Appraisers who cover rural areas typically drive there from urban areas, he said. “The requirement is to have a ‘geographic competency’ in the area you’re working, but just because you live in Boise doesn’t mean you couldn’t work in Challis or Weiser or Orofino or whatever,” he said. “Your license is good for the state.”
Because the change was announced February 1, the appraisal board will consider a temporary rule to accommodate the new standards, which will then be reviewed by the Legislature at the beginning of the next legislative session, Calhoun said. The board, which typically meets in Boise every other month, intends to take up the issue at its next board meeting in April for implementation by May 1, he said.
How much do appraisers make?
Some appraisers nationwide have complained about their pay, which makes it harder to attract new people to the industry.
“You’d think in most arenas if you had a supply decrease, you’d increase the price and eventually it would balance out,” said Andrew Boespflug, president of the southern Idaho chapter of the Appraisal Institute, an industry trade group, and a senior valuation services director for Colliers International, in Boise. “But there’s been real pushback for any increase in fees. Until that does happen, there’s very little incentive for more people to get into the industry.”
“I know anecdotally from other appraisers here in Idaho that they are basically making the same amount they were in 2000,” said Scott Calhoun, a Boise-based certified general appraiser and chair of the Idaho Real Estate Appraisal Board. But there’s no set fee, he said. “If a bank needs an appraisal on a property in Mackie, maybe they’ll have to pay double to get someone to do it,” he said. “If you expect to get that done for the same price as an appraisal ten miles from the appraiser’s house, that’s unreasonable.”
How will big data help the appraisal industry?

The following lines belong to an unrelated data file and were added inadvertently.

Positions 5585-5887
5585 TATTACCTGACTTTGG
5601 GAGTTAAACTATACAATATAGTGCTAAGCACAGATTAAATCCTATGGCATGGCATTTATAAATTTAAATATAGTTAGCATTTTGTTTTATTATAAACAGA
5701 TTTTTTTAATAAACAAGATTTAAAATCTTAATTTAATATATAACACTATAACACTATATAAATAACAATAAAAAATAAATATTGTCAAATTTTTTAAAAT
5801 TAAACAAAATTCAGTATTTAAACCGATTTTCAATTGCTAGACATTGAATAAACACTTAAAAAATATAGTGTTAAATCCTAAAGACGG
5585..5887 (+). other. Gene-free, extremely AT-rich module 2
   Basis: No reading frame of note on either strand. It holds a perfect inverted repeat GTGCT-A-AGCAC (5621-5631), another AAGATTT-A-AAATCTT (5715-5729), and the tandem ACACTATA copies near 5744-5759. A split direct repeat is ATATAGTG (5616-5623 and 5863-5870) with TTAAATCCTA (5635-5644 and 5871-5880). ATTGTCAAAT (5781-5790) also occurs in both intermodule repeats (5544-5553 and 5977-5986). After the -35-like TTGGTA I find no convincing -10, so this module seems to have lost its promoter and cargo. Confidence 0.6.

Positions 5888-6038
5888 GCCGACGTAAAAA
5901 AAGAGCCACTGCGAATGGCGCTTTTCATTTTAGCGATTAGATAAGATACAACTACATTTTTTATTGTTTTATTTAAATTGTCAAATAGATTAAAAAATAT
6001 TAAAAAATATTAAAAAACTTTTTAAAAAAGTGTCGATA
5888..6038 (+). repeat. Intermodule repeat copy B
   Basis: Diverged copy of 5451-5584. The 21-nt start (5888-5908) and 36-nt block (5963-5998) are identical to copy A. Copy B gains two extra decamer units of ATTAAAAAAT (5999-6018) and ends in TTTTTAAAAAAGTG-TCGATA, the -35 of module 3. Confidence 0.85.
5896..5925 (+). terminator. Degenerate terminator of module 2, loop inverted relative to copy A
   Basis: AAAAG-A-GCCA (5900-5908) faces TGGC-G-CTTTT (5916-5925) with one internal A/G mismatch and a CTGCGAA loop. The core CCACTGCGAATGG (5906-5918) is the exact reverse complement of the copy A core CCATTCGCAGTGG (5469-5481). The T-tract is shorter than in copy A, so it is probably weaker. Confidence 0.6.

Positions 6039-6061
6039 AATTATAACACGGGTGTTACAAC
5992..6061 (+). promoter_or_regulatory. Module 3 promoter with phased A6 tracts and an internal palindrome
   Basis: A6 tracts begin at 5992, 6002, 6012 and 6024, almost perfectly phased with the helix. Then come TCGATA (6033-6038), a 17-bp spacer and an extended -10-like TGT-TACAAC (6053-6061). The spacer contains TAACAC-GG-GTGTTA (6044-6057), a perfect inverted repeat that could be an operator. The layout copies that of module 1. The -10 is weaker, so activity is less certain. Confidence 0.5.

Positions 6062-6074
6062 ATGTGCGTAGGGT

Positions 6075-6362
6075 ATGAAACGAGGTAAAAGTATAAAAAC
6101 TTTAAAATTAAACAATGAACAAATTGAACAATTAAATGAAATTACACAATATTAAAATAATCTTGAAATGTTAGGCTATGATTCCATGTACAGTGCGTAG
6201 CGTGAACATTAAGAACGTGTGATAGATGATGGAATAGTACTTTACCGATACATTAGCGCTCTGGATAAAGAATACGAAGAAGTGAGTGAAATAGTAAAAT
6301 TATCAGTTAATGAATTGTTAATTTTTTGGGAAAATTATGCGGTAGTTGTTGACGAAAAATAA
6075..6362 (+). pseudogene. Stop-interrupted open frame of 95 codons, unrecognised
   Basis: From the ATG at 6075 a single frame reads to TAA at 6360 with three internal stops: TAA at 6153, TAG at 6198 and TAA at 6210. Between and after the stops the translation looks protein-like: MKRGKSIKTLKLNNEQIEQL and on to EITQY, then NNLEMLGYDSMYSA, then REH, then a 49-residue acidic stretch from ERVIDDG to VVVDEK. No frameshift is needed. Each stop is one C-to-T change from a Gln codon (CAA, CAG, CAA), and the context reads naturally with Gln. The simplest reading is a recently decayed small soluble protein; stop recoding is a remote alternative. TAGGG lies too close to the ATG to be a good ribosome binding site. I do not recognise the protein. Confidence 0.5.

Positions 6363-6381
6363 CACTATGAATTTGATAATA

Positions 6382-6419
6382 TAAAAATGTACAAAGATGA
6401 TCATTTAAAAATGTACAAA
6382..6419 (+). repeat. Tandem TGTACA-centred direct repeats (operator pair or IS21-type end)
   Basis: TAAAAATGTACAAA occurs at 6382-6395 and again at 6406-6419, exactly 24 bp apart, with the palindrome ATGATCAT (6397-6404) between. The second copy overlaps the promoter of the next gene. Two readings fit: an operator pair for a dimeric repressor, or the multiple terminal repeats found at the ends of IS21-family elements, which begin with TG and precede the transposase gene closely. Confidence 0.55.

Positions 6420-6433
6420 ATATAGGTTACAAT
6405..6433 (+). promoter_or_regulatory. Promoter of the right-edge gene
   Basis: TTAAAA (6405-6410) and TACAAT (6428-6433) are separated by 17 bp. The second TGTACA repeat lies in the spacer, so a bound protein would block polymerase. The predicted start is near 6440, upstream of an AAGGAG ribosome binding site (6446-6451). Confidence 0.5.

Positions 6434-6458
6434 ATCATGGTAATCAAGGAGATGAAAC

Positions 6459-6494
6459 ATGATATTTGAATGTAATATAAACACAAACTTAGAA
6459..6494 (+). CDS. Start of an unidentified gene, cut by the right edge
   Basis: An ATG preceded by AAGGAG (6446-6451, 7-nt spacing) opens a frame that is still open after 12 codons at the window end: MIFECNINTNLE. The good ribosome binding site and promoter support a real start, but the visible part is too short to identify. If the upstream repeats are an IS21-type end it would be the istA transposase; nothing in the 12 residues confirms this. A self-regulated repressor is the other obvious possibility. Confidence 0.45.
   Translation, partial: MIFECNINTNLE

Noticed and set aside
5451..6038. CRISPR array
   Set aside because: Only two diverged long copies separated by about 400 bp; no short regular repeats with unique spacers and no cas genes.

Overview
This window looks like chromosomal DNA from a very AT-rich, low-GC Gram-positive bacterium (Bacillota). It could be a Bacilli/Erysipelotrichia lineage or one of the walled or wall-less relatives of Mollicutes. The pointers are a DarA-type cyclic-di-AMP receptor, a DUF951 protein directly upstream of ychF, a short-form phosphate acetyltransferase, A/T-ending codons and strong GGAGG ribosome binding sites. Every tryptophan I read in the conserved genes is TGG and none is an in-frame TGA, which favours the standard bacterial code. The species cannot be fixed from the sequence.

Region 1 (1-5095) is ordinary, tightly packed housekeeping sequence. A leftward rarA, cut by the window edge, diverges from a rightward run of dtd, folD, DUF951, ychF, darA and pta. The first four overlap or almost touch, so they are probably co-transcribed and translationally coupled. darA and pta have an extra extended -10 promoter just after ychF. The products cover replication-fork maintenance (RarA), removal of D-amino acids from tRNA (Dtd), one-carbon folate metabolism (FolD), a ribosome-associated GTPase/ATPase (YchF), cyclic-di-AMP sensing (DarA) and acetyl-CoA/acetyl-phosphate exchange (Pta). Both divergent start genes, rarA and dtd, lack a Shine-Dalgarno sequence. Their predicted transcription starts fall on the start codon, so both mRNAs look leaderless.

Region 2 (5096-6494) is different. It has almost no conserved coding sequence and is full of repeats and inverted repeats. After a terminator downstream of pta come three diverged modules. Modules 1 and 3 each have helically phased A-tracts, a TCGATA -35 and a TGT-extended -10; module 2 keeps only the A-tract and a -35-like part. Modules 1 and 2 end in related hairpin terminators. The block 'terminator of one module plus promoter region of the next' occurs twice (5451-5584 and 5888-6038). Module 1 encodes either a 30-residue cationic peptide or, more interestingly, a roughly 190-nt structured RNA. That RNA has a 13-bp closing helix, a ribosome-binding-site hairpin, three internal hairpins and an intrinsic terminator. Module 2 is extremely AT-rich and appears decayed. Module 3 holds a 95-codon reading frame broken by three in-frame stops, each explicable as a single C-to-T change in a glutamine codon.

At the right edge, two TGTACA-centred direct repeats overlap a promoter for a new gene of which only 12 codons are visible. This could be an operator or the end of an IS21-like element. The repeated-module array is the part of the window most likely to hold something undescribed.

Appraisers are increasingly turning to technology to help them do appraisals more quickly. “There’s more reliance on Automated Valuation Modeling (AVM), which is basically an algorithm,” said Raphael Barta, president of the Idaho Realtors and a residential and commercial broker in Sandpoint. “You get the grunt work parameters done by AVM, and then an appraiser makes the nuances. AVM may or may not pick up the railroad tracks or the pig farm nearby, but it will tell you, ‘Here’s the last 50 properties sold in that category,’ which could get you within 10 percent, plus or minus.”
”Big data is going to start doing some of the work that appraisers do now,” agreed Andrew Boespflug, president of the southern Idaho chapter of the Appraisal Institute, an industry trade group, and a senior valuation services director for Colliers International, in Boise. “It works, until the big data misses something. There’s absolutely no replacement for a human set of eyes, and judgment to catch errors and make assumptions.”
And technology only goes so far, Boespflug added. “If the number of appraisers goes down three to four percent a year, productivity is not going up five percent a year,” he said. “It’s not making up for the reduction in the number of appraisers.”